So was it all worth it after all? Ogwang quickly responds to this with an enthusiastic, “yes”, his face beaming.
“It was more than worth it. I set out with a target of Shs4m but I got more than that and every friend we get for Gulu Rugby Club is a blessing.
“My mother, sister, friends and my Namilyango class of 1995 all came on board to support me. I received hundreds of messages and calls during the journey. It was a humbling experience.”

Why Ogwang braved the 400km ride
When Humphrey Ogwang told his mother that he was going to embark on a 400km bicycle ride from Kampala to Gulu on a funding-awareness drive, she responded like any concerned parent would their child was in potentially harm’s way.
“No way. Are you mad?” Dr Mary Ochieng told her son.
As president of Elephants Rugby Club, Ogwang had offered himself to pull off the energy-sapping mission.
The club mused on walking and running as they contemplated on an activity that would aid their cause – to build a Gulu Rugby Complex.
“This rugby club in Gulu has been in existence for seven years and every year, looking for funding has been difficult,” Ogwang explains.
“Every year we write proposals and send them out, but with very little feedback. It is a young club yet most organisations usually want to partner with an already established and reputed club.”
Eventually Elephants club reached a consensus that a ride to Kampala was a wise idea. The thinking was that if every kilometre raised an affordable Shs10,000, Shs4m – the amount required for the first piece of work on the Complex – would be generated once the cyclist reached Kampala.
“My mother offered to give me the Shs4m to deter me from riding,” says the soft-spoken Ogwang.

“But I told her this ride was not about money per se. Yes we need the money as a club but the underlying reason was to make ourselves heard to the world. We need awareness.”
Ogwang divulged that he elected to lead from the front to show his colleagues and his Gulu people that “this can work”.
“Sometimes it is you to make it work. And that is why as the president of the club, I decided to take the initiative.”
He had been aptly tagged the “Beast of Burden” by the club on their social media page. They consistently updated fans with images of where he was on his excursion.
When Ogwang embarked on his awareness ride, the plan was to be in Kampala in two days. But circumstances changed the plan midway through.

“I strongly felt I would be in Kampala in two days. I had wanted to ride every day from 6am to 9pm. That was my initial plan but I then settled to close every day’s effort at 6pm,” he asserts. “The traffic in the dark was going to risk my life.”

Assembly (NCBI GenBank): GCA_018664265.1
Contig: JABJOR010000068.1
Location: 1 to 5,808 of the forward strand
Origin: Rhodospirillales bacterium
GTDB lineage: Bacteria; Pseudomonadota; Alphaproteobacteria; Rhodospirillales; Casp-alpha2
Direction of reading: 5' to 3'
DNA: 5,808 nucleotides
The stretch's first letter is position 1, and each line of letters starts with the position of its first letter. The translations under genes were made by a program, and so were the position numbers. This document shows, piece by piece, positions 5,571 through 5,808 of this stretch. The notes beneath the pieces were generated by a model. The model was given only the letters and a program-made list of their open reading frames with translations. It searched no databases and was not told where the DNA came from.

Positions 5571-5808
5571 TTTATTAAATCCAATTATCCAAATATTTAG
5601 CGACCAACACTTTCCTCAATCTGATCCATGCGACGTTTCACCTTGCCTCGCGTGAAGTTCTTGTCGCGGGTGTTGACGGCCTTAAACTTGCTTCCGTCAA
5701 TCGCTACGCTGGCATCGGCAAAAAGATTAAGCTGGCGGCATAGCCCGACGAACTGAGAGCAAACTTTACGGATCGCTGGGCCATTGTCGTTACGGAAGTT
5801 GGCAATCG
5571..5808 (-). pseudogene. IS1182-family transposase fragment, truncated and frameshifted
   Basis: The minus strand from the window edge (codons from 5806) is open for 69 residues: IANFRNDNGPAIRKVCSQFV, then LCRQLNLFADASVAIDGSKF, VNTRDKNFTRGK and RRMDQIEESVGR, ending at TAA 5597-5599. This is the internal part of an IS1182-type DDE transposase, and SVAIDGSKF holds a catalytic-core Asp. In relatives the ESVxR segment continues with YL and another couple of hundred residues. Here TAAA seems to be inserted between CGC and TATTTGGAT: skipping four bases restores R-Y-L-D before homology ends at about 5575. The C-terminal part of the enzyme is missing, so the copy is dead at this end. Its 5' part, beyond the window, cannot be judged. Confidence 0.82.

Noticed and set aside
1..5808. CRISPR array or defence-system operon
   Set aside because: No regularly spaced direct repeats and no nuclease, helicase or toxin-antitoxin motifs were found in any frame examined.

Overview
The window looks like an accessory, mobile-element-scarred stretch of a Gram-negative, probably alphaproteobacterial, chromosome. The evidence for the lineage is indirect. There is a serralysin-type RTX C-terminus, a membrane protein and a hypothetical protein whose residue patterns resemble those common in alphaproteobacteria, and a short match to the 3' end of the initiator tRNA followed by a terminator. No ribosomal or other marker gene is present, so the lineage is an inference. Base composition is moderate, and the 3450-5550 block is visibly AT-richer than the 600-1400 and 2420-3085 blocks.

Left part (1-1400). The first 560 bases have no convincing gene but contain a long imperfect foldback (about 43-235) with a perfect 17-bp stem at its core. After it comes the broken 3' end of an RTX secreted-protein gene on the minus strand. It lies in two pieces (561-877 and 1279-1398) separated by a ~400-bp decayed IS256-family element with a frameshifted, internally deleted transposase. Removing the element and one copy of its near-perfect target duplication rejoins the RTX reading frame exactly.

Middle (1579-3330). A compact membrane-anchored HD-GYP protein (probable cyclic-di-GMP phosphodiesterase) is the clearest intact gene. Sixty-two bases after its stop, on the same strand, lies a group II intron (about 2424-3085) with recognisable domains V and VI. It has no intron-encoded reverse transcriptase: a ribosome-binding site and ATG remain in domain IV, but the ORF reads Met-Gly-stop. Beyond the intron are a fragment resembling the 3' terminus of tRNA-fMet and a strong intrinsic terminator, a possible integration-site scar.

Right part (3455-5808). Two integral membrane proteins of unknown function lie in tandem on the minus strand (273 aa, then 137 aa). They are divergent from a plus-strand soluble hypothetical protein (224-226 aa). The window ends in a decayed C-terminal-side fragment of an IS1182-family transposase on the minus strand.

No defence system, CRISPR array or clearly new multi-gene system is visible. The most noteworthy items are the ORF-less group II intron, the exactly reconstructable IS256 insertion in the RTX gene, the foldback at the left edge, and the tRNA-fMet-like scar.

Ogwang arrived in Kampala on Thursday, March 26 in the afternoon, having spent four grueling days on the bicycle for the cause of Elephants Rugby Club.
Awaiting him at Kyadondo Rugby Club were friends, family, the Uganda Rugby Union, well-wishers and a good number of Namilyango College old boys, all of whom contributed to raise a small but significant Shs6m towards his noble effort.
Gulu Rugby Club requires Shs150m and Ogwang is unwavering in his belief that they will do all it takes to raise the funding.
“That is a very big amount that would on naturally put off anyone, but we shall go slowly but surely.
“The construction of our facility is in phases, which is why we shall fund the small bits gradually.”
Work on the two-and-a-half acres has started in earnest and the contribution of Ogwang’s ride, and the awareness it achieved will live long in the memory.

Tit bits
Funny: “The children in Migera made fun of me. They thought I was a woman riding a bicycle. The type of bicycle is called Cwara Mara (my husband loves me). These are bicycles husbands normally give to their wives to go shopping in Gulu,” Ogwang says about his bicycle which is fitted with a shopping basket at the front. This is where he kept his personal effects such as clothes, toiletries and spares for the bicycle.
“Boda men stopped me between Migera to Bombo and asked where I was going .They thought I was racing and kept asking for the location of the rest of the competitors “
Risky: The baboons at Karuma. “I was worried about them because they are aggressive when hungry but I was lucky to find people walking and I moved with them.

Cost: He spent about Shs500,000 on his journey.
Worst part: The biggest challenge Ogwang encountered on the road was the bicycle seat. “I changed the seat very often, the first being 30km into my ride.”
Best part: “The sight of the ‘welcome to Kampala’ sign, the welcome crew at Wobulenzi and Kyadondo and the fact that followers kept increasing on the Gulu Rugby Club Facebook page.”

editorial@ug.nationmedia.com

SOURCE: Daily Monitor